How to Keep a Dog From Chasing the Vacuum Cleaner

by Susan Revermann Google
    Your dog may perceive the vacuum to be a threat to you both.

    Your dog may perceive the vacuum to be a threat to you both.

    Jupiterimages/Photos.com/Getty Images

    Among many other interesting dog quirks, chasing the vacuum joins the ranks. Although it’s probably quite amusing to watch, it can make cleaning a bit of a challenge with a hyper, protective dog coming to save you every time you flip that switch.

    Training

    Step 1

    Train your dog to stay in one spot and not bark at the vacuum when you're using it. This takes time, patience and practice, but in the long run it’s worth it. Repeat these steps until he is conditioned to leave the vacuum alone.

    Training

    Step 2

    Have him sit by the vacuum without barking. Give him a small treat and praise when he stays where he’s supposed to.

    Training

    Step 3

    Move the vacuum a few inches while it’s turned off and offer a treat and praise when he doesn’t move or bark. Try moving it a bit farther next time.

    Training

    Step 4

    Turn the vacuum on for a few seconds, turn it off and offer treat and praise for good behavior.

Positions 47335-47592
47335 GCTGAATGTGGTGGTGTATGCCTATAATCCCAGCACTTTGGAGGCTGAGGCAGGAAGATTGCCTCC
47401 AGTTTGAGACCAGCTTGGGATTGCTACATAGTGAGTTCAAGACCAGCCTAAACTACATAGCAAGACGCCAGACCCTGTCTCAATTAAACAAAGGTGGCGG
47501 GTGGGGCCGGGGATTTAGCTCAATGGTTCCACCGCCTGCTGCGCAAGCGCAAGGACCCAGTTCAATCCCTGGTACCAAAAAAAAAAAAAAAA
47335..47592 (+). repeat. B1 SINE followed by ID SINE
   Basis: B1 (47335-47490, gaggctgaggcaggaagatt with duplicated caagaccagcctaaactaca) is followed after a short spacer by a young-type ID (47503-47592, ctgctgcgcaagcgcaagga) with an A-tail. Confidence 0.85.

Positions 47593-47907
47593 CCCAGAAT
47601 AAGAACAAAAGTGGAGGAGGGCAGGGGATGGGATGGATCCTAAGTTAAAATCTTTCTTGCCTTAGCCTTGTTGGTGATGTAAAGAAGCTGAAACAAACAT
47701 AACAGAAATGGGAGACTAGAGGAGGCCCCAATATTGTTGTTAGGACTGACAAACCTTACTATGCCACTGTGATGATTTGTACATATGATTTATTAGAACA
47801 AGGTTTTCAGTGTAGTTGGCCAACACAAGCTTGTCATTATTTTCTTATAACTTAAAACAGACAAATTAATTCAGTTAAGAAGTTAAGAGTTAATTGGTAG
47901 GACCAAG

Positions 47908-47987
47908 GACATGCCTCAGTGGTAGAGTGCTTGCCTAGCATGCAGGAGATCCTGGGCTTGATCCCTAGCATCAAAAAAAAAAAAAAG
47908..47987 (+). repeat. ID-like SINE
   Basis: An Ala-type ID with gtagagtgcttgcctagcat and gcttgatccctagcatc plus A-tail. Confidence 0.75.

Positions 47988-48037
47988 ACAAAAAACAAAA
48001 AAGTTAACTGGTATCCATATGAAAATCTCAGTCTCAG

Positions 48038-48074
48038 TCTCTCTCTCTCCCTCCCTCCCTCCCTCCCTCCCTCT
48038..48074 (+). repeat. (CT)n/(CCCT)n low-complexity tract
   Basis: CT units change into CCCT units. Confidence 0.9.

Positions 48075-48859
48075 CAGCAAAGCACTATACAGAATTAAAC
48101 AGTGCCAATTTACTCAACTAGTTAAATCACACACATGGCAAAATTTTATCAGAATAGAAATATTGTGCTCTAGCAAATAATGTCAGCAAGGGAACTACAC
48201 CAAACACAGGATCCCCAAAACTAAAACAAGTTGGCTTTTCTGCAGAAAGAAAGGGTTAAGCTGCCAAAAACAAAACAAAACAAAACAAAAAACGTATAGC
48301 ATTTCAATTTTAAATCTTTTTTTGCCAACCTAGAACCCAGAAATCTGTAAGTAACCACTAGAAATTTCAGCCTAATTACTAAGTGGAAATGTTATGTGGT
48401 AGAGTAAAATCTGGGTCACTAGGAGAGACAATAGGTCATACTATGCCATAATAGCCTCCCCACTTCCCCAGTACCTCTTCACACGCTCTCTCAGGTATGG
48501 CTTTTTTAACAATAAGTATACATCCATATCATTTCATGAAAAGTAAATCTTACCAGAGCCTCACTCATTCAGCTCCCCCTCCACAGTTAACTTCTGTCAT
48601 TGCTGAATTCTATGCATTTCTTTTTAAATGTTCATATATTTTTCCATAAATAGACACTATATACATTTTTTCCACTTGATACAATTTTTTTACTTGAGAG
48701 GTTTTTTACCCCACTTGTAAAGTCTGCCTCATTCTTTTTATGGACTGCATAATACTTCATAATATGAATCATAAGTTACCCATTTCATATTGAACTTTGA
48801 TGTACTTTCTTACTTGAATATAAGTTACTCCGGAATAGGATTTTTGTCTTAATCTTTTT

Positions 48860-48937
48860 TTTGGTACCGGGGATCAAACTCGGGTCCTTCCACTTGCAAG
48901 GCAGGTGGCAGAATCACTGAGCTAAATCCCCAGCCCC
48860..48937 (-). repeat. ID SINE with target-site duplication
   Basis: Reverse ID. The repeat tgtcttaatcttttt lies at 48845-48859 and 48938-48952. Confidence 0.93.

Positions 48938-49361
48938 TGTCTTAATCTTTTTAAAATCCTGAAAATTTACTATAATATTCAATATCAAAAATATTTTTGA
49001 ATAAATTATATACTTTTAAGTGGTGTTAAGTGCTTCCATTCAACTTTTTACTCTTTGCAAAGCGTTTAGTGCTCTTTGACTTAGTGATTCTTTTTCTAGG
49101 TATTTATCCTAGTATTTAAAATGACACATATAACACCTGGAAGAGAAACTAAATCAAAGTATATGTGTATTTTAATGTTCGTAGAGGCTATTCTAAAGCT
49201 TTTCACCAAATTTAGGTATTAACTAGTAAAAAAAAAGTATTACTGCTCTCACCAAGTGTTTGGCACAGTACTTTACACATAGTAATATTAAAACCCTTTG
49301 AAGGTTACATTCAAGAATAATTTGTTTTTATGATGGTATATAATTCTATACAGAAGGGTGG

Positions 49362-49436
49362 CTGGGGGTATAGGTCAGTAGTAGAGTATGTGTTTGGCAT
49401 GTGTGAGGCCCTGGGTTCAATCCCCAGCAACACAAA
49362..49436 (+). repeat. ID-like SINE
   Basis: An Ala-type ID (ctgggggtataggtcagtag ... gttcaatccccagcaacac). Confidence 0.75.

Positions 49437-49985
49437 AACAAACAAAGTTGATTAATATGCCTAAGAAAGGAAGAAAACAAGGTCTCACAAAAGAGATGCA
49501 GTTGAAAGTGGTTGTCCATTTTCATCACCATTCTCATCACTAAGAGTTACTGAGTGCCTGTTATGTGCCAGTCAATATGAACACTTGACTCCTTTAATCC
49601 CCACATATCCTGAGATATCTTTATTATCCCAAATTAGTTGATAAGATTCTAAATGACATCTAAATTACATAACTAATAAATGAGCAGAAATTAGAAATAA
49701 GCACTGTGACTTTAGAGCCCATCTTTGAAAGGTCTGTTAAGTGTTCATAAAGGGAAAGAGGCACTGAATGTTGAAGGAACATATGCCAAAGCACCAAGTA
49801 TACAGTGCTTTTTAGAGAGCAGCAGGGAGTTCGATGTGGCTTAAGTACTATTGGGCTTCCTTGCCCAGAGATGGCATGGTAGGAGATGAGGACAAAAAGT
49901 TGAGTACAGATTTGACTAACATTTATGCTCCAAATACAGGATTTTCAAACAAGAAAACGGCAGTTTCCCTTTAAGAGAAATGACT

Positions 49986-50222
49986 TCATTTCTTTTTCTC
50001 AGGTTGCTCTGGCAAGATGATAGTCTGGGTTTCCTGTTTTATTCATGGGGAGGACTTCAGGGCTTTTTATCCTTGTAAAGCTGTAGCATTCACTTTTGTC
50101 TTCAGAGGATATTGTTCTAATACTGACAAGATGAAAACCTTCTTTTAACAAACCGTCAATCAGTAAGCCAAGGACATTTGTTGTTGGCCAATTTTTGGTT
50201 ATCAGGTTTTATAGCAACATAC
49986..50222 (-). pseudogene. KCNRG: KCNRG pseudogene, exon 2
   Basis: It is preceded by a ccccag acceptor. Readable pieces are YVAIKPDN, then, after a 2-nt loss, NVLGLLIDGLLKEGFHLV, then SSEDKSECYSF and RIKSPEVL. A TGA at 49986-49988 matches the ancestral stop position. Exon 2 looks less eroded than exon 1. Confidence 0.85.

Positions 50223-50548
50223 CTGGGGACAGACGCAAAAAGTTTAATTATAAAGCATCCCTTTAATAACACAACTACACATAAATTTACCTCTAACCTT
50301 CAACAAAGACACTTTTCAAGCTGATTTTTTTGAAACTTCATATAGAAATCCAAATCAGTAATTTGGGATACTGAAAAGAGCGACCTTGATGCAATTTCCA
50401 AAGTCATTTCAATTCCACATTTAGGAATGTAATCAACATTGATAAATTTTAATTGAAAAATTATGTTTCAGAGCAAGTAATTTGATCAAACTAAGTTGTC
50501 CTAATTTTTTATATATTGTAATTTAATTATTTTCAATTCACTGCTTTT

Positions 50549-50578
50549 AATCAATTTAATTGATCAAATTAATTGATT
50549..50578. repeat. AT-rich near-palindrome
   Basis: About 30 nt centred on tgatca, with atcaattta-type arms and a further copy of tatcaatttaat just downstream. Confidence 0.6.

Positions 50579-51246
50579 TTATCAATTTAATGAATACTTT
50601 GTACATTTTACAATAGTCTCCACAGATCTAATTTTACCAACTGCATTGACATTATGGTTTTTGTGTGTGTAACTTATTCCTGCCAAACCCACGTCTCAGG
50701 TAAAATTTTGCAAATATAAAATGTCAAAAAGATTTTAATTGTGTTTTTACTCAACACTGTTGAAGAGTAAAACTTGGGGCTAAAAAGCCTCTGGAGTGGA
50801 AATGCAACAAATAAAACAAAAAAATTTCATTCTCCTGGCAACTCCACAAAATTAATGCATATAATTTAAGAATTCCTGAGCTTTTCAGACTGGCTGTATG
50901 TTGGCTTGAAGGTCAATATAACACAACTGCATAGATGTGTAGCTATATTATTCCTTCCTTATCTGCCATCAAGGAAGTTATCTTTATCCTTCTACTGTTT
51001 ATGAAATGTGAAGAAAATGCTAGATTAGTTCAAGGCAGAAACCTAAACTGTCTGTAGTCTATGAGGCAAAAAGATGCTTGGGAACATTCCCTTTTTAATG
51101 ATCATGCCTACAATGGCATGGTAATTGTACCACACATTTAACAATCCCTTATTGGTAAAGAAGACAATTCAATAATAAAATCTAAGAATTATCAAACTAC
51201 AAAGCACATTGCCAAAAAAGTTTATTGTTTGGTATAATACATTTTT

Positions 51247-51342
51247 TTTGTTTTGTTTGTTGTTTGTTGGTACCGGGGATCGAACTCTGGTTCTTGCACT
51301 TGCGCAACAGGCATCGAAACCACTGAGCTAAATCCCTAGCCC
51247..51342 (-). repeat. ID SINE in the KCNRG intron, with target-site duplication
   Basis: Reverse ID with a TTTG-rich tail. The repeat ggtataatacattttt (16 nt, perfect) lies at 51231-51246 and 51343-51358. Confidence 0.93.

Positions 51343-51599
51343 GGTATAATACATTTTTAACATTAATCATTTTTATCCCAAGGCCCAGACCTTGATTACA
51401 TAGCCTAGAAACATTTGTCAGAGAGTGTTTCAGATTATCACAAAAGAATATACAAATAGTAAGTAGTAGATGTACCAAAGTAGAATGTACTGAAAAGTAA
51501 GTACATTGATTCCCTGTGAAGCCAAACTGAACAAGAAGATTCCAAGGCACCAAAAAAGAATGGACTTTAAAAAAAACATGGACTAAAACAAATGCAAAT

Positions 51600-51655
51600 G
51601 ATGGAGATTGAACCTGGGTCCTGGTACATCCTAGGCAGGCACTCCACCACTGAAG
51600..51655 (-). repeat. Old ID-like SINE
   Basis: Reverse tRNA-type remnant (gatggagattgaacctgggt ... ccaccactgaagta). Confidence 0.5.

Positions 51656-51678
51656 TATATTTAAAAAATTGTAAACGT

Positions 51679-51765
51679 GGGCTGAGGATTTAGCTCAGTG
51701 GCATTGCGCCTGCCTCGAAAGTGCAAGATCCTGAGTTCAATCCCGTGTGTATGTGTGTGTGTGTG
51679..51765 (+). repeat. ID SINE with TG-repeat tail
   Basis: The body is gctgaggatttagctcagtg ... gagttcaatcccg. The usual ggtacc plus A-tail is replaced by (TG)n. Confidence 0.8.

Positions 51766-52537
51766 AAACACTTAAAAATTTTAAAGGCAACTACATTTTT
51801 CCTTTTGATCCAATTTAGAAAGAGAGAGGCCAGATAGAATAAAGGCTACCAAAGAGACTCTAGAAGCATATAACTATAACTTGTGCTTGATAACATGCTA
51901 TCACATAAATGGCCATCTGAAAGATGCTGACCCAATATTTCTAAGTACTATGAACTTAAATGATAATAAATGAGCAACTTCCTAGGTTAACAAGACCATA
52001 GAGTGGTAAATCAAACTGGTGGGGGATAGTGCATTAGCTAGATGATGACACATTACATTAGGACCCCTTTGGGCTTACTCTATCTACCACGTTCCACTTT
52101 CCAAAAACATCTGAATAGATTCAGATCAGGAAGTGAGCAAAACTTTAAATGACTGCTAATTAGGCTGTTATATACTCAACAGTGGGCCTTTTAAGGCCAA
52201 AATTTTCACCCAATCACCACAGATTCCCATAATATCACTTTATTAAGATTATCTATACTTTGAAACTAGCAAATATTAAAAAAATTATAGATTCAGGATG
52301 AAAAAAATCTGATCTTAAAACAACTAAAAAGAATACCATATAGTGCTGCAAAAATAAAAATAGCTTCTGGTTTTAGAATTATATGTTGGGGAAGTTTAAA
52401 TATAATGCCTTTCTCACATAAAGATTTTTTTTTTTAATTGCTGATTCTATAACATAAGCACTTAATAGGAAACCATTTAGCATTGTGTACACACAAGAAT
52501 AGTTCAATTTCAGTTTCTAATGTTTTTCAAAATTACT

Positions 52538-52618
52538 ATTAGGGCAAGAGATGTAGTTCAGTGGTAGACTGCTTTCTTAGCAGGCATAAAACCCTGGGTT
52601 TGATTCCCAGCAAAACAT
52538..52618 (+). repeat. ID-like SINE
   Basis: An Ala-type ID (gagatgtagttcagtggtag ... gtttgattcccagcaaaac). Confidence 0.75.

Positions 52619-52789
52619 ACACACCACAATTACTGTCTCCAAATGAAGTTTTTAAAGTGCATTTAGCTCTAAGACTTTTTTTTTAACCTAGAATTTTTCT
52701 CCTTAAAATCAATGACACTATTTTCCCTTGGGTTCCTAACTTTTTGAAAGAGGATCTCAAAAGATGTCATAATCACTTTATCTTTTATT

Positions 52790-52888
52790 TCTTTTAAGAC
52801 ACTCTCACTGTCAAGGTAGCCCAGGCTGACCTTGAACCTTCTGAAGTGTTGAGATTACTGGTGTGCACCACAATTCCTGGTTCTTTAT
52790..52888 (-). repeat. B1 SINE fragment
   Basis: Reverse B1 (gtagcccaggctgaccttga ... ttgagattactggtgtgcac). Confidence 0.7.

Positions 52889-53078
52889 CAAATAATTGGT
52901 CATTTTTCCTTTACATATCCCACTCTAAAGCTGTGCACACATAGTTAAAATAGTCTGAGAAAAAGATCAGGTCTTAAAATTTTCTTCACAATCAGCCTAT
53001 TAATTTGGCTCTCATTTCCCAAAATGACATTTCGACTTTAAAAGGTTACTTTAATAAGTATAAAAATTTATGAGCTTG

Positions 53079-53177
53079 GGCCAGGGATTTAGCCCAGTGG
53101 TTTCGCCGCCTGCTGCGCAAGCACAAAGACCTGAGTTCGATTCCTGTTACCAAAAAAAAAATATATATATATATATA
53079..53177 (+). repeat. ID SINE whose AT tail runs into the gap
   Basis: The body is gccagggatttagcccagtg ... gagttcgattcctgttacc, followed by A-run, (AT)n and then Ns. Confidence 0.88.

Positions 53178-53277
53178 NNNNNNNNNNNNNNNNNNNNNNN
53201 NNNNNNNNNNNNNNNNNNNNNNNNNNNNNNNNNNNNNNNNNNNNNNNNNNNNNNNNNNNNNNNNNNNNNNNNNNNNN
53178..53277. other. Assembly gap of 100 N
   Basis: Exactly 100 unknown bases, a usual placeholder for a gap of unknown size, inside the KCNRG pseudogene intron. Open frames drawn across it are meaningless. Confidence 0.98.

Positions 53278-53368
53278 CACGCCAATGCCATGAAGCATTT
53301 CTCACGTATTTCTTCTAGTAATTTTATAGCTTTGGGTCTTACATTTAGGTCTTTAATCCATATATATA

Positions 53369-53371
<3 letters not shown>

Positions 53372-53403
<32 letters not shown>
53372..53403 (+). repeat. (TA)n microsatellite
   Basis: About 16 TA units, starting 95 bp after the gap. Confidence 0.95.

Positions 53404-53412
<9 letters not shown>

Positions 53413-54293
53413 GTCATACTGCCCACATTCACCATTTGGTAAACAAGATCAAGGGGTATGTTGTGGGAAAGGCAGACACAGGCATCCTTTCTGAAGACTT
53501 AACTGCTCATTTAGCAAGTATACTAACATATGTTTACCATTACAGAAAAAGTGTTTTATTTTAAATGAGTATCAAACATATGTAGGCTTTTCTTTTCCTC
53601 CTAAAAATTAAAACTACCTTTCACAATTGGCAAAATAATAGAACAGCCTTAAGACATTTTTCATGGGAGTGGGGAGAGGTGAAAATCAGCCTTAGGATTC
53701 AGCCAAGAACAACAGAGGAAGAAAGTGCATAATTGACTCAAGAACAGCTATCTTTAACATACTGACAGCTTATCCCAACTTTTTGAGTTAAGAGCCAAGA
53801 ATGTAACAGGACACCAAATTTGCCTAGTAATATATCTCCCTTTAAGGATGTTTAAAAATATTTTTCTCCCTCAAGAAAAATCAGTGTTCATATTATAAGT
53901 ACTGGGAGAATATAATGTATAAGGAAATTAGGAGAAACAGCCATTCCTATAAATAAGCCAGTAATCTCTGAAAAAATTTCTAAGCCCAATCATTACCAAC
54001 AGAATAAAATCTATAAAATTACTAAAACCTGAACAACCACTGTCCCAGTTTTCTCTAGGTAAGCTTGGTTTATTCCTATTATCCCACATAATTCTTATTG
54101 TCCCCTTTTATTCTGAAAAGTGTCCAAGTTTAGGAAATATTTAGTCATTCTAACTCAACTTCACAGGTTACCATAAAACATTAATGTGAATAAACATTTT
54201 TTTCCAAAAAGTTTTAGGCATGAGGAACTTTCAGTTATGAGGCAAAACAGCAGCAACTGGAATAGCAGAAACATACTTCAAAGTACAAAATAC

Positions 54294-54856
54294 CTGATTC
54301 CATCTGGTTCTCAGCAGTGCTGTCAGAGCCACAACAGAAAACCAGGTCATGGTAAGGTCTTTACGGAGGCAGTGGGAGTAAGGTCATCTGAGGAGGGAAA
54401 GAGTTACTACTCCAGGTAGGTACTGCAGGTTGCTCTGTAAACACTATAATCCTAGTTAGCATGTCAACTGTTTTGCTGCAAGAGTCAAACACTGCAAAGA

Training

    Step 5

    Attempt to vacuum the room in short bursts. Give him the treat and praise when he doesn’t try to attack the appliance. Just keep practicing this until he leaves the vacuum alone.

    Other Methods

    Step 1

    Use the vacuum at the end of the day or after a nice long doggie walk. Your pooch will have less energy to chase after the vacuum. Even better, if you have a spouse or child old enough to take the dog on a walk, have them take the pooch out while you’re vacuuming. If this isn’t an option, continue with the following tips.

    Other Methods

    Step 2

    Let your dog out to go potty before you start vacuuming. You don’t want to add potty accidents to the cleaning you’re already doing.

    Other Methods

    Step 3

    Put your dog in another room. Shut the door or block off the doorway to the room you will be vacuuming. This will keep the two separated as you work.

    Other Methods

    Step 4

    Move the vacuum with your body movements as if it’s an extension of your body. Do this instead of moving it just by the handle, as this may appear to your four-legged protector that the vacuum is attacking you and you’re fighting it off.

    Items You Will Need

    • Vacuum
    • Dog treats

    Tip

    • Be calm and persistent when you're training. Avoid yelling at him or giving up if it doesn't work right away. It's worth the effort.

    Photo Credits

    • Jupiterimages/Photos.com/Getty Images

    About the Author

    Susan Revermann is a professional writer with educational and professional experience in psychology, research and teaching. She holds a Bachelor of Arts from the University of Washington in psychology, focused on research, motivational behavior and statistics. Revermann also has a background in art, crafts, green living, outdoor activities and overall fitness, balance and well-being.

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